India’s southern state of Tamil Nadu has imposed a two weeks ban on the screening of a new big-budget multi-starrer movie following protests from Muslim organizations.

The spy-thriller, “Vishwaroopam,” dubbed the magnum opus of its creator Kamal Haasan, an award-winning actor, screenwriter, producer and director, has drawn protests over the alleged depiction of the Muslims in a negative light.

The Tamil Nadu government suspended the screening of the movie hours after about 20 Muslim groups had petitioned the government seeking a ban.

Apparently, the government imposed the ban citing "law and order" reasons. This ban gains significance as it was only in September last year, the U.S. Consulate in Chennai (Tamil Nadu’s capital city) was attacked by some 2,000 people led by a political outfit, the Tamil Nadu Muslim Munnetra Kazhagam (TMMK), in response to an anti-Islamic movie made in the U.S. that evoked massive waves of protests among Muslim communities across the world.

The following month, a big-budget release “Thuppakki” starring actor Vijay drew protests from Muslim groups which alleged that the movie hurt their religious sentiments. However, the movie was released after its producer, director and Vijay’s father met with Tamil Nadu TMMK leaders for negotiations.

Annoucing that he will take legal recourse against the ban, Haasan said he was “appalled” how his film was “construed against Muslim brothers,” adding that the circumstances leading to the ban were akin to “cultural terrorism.”

“I am not only hurt by these accusations of denigrating a community but my sensibilities are truly insulted,” Haasan said in a statement.

"I have been ruthlessly used as a vehicle by small groups who seek political profile. Icon bashing is a great way to be noticed when you are not one yourself. It is happening again and again," he said.

"My statements in favor of that community have marked me as a sympathizer. I have always gone beyond the call of my duty as an actor to voice my opinion in favor of what was humane and civil. I have been part of an organization called Harmony India which works for Hindu Muslim amity," he said.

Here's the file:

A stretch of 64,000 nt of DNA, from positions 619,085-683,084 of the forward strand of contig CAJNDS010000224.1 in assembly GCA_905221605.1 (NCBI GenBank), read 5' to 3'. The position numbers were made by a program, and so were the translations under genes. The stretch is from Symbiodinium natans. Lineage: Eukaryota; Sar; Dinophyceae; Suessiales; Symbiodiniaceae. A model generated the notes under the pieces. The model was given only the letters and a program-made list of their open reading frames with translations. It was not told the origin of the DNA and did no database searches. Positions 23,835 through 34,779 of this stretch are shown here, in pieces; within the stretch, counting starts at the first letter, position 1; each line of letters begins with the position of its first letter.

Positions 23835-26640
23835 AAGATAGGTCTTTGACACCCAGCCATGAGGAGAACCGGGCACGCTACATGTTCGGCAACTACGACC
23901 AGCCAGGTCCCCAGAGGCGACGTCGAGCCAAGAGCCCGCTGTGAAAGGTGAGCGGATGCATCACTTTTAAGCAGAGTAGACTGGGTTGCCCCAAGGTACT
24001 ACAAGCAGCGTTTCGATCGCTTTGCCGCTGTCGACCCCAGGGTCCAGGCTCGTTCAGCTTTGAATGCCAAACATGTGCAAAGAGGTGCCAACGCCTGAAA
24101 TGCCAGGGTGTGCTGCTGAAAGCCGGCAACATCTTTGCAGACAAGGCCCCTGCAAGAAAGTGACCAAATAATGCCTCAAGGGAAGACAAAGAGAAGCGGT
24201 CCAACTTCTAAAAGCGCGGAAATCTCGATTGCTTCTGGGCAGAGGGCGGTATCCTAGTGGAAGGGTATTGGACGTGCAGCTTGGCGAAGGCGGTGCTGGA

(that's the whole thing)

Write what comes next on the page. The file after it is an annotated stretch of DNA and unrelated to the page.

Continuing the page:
The actor has moved the Madras High Court seeking lifting of the ban.

Mohammed Haneefa of the Federation of Islamic Movements and Political Parties said the release of the film even with deleted scenes or changes would affect the social harmony and all-round peace in the state, the Press Trust of India reported.

The film, which has Tamil, Hindi and Telugu versions, was scheduled to be released Friday, Jan.25, in some 500 theatres across the nation.

The ban, if not lifted before the scheduled release, is likely to create a significant dent on the movie’s finances, as the Tamil language movies recover their production cost mostly from the theatrical release.

This is the fourth time the state has banned the screening of a movie, with the first ban being imposed on “Oru Oru Gramathile” way back in 1987.

Hollywood movie “The Da Vinci Code” was banned in 2006, followed by a ban in 2011 on “Dam 999,” which favored neighboring state Kerala on the Mullaperiyar dam dispute.

Booker prize-winning Indian author Salman Rushdie, whose controversial book “Satanic Verses” elicited an import ban in India in 1988, Thursday said he was deeply worried about the repeated attacks on creative freedom in his country.

“This is a different kind of emergency, it's a cultural emergency in India. Culture is the new target and artists do not have gangs to defend themselves. Culture and art is not hard to attack," Rushdie told CNN-IBN in an interview.

Among those who sounded their support for Haasan were Bollywood moviemaker Anurag Kashyap who tweeted: “How can anyone decide what the film is about without seeing it? And how can the government pander to such groups?”

Actor Manoj Bajpayee said the ban was “disappointing” given that the film had won the approval of India’s Central Board of Film Certification which regulates the public exhibition of films.